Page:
easier and more predictable, and is especially useful for small economies where external
trade forms a large part of their GDP.
It can also be used as a means to control inflation. However, as the reference value rises
and falls, so does the currency pegged to it. In addition, according to the Mundell-
Fleming model, with perfect capital mobility, a fixed exchange rate prevents a
government from using domestic monetary policy in order to achieve macroeconomic
stability.
There are no major economic players that use a fixed exchange rate (except the countries
using the Euro and the Chinese Yuan). The currencies of the countries that now use the
euro are still existing (e.g. for old bonds). The rates of these currencies are fixed with
respect to the euro and to each other. The most recent such country to discontinue their
fixed exchange rate was the People's Republic of China[citation needed], which did so in July
2005.[1] However, as of September 2010, the fixed-exchange rate of the Chinese Yuan has
only increased 1.5% in the last 3 months.[ 2 ]
Maintenance
Typically, a government wanting to maintain a fixed exchange rate does so by either
buying or selling its own currency on the open market. This is one reason governments
maintain reserves of foreign currencies. If the exchange rate drifts too far below the
desired rate, the government buys its own currency in the market using its reserves. This
places greater demand on the market and pushes up the price of the currency. If the
exchange rate drifts too far above the desired rate, the government sells its own currency,
thus increasing its foreign reserves.
Another, less used means of maintaining a fixed exchange rate is by simply making it
illegal to trade currency at any other rate. This is difficult to enforce and often leads to a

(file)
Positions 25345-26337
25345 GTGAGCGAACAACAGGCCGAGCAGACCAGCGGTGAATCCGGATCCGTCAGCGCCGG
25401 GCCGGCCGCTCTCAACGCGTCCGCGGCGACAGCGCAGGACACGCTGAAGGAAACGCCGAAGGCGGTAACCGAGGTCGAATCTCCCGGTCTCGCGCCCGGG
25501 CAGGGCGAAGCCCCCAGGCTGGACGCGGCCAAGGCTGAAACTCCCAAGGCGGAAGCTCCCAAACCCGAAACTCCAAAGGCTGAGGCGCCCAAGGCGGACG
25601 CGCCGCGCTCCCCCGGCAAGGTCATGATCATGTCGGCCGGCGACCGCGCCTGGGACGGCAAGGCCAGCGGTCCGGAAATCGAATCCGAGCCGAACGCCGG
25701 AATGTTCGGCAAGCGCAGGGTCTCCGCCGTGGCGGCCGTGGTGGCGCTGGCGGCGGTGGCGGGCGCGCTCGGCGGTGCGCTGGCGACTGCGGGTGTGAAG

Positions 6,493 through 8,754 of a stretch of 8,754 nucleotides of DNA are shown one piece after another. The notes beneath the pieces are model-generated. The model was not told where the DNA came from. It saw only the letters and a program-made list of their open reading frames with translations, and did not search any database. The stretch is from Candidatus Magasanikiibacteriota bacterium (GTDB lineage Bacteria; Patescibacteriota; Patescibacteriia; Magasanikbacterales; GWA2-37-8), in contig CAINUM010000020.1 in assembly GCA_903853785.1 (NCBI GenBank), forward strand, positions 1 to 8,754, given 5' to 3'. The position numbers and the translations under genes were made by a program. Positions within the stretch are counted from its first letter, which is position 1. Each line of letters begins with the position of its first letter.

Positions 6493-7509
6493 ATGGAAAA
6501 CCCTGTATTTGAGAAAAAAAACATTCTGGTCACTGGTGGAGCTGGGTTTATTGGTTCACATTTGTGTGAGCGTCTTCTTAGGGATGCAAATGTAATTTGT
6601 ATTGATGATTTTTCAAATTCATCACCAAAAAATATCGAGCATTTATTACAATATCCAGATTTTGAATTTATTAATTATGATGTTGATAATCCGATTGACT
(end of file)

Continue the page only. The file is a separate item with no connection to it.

black market in foreign currency. Nonetheless, some countries are highly successful at
using this method due to government monopolies over all money conversion. This was
the method employed by the Chinese government to maintain a currency peg or tightly
banded float against the US dollar. Throughout the 1990s, China was highly successful at
maintaining a currency peg using a government monopoly over all currency conversion
between the yuan and other currencies.[3][4]
Criticisms
The main criticism of a fixed exchange rate is that flexible exchange rates serve to
automatically adjust the balance of trade.[5] When a trade deficit occurs, there will be
increased demand for the foreign (rather than domestic) currency which will push up the
price of the foreign currency in terms of the domestic currency. That in turn makes the
price of foreign goods less attractive to the domestic market and thus pushes down the
trade deficit. Under fixed exchange rates, this automatic rebalancing does not occur.
Government also has to invest many resources in getting the foreign reserves to pile up in
order to defend the pegged exchange rate. Moreover a government, when having a fixed
rather than dynamic exchange rate, cannot use monetary or fiscal policies with a free
hand. For instance, by using reflationary tools to set the economy rolling (by decreasing
taxes and injecting more money in the market), the government risks running into a trade
deficit. This might occur as the purchasing power of a common household increases
along with inflation, thus making imports relatively cheaper.
Additionally, the stubbornness of a government in defending a fixed exchange rate when
in a trade deficit will force it to use deflationary measures (increased taxation and
reduced availability of money) which can lead to unemployment. Finally, other countries
with a fixed exchange rate can also retaliate in response to a certain country using the
currency of theirs in defending their exchange rate.
Fixed exchange rate regime versus capital control
The belief that the fixed exchange rate regime brings with it stability is only partly true,
since speculative attacks tend to target currencies with fixed exchange rate regimes, and